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New ARHA program helps residents access Alexandria history and college credits

Professor Elizabeth Clark-Lewis leading a class (photo courtesy Mike Johnson)

A new program is helping Alexandria Redevelopment & Housing Authority (ARHA) residents get access to college classes.

ARHA has a new partnership with the Northern Virginia Community College (NOVA) and the Social Responsibility Group (SRG) that’s allowed a group of 15 ARHA residents to enroll in classes and start getting credits for an associate degree.

The first class is a six-week history course led by Elizabeth Clark-Lewis, a professor of history from Howard University.

Clark-Lewis said that, rather than sit in classes and lecture, she prefers to take students out to experience history.

“This group of students have been very curious and very interested in the contact with history,” Clark-Lewis said. “They’re interested in the context of history, not simply in facts and names. They understand where they’re standing is where this person stood.”

Clark-Lewis said the goal is to help the students connect with resources and opportunities around the region.

Cathy Driver, an ARHA resident and student, has a goal of opening her own business one day. She said she’s inspired by Frederick Douglass and, through the program, was able to see artifacts from Douglass’ life.

“I’m excited to learn about it all,” said Driver. “My parents came from the south when they were in 12th grade. For me and my sisters, they didn’t really know what to tell us. My mother’s side from North Carolina; my father’s side from Alabama… By taking these classes, I can tell my kids about Alexandria.”

While Driver has been researching the history of Black businesses in the region, ARHA resident and student Annette Santiago has been studying the history of Latin American immigration to the region and Alexandria in particular.

Through the program, Santiago was able to connect with a historian from Puerto Rico who helped link Santiago with other resources to use in her study. Santiago was particularly fascinated by the history of immigration to Arlandria and the formation of the Chirilagua neighborhood.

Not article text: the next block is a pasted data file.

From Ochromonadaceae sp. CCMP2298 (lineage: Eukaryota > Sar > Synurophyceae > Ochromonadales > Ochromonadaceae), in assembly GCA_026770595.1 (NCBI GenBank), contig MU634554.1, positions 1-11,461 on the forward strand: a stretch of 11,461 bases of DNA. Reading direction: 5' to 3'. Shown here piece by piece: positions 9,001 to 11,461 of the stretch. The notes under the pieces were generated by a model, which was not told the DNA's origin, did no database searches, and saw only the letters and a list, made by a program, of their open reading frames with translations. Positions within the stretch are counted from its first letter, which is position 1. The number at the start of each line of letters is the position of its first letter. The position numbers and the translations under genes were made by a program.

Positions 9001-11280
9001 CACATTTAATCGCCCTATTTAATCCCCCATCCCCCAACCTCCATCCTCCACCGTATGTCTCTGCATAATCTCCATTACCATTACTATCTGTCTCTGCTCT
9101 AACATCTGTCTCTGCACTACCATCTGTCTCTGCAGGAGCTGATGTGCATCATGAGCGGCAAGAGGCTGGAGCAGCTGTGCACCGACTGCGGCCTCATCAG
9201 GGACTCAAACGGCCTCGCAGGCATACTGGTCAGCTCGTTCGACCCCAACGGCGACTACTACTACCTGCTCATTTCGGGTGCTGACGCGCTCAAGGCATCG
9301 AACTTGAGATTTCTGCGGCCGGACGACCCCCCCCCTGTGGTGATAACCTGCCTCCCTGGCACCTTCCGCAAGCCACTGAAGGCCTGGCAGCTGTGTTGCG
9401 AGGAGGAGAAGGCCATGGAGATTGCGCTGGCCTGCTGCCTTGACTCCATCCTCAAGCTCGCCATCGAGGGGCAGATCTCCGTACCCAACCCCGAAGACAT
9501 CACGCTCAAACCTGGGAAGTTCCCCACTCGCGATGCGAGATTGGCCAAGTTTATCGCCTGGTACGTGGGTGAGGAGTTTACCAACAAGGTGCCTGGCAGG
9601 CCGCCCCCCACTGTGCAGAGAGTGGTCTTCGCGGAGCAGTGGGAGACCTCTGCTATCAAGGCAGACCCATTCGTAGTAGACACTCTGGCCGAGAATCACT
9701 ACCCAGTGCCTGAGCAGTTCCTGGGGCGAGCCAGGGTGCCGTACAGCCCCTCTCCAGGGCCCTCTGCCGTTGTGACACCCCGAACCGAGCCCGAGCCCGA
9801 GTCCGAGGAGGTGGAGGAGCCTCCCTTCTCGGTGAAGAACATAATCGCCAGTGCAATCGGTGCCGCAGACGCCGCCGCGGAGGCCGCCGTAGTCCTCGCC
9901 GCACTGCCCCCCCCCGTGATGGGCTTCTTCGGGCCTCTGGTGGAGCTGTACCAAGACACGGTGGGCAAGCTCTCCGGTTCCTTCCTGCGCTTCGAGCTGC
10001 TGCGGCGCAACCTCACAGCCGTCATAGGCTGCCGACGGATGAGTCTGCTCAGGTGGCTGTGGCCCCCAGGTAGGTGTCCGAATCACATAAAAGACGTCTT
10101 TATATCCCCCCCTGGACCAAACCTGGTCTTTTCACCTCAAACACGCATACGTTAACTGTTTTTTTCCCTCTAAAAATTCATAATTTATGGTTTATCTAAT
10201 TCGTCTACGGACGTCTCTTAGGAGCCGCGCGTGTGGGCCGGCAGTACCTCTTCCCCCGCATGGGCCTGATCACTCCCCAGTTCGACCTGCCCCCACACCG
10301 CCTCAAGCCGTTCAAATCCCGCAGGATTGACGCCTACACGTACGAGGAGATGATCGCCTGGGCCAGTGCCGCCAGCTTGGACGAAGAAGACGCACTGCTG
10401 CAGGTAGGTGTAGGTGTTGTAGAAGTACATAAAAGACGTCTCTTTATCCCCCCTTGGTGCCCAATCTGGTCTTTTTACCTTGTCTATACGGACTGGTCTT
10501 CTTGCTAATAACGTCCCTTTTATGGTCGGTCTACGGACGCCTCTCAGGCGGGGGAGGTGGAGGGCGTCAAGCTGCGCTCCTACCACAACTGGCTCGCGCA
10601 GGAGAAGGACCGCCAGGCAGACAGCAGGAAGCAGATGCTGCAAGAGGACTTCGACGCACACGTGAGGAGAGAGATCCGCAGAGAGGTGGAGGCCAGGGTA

“I’m not from Alexandria and I didn’t know very much about Alexandria’s history,” Santiago said. “Now that I’m in this program, it pushed me to learn more about Alexandria… I was always wondering ‘What is Chirilagua’ and now I know.”

Driver and Santiago are both grandparents and said they were inspired by their families. Santiago said her husband is signing up for the class as well.

Beyond just learning about history, Clark-Lewis said the class helps students build a connection to their community. She particularly thanked Michael Johnson from the Department of Recreation, Parks and Cultural Activities for helping to get the program together.

“Education frequently helps you develop a network for your own family and community,” said Clark-Lewis. “This wouldn’t have been possible without a connection… There is a reciprocal support network they create, not just for themselves, but for their families. This has a ripple effect, and that’s what you hope to see as a public historian. It’s not the same old boring history: it helps history come alive.”

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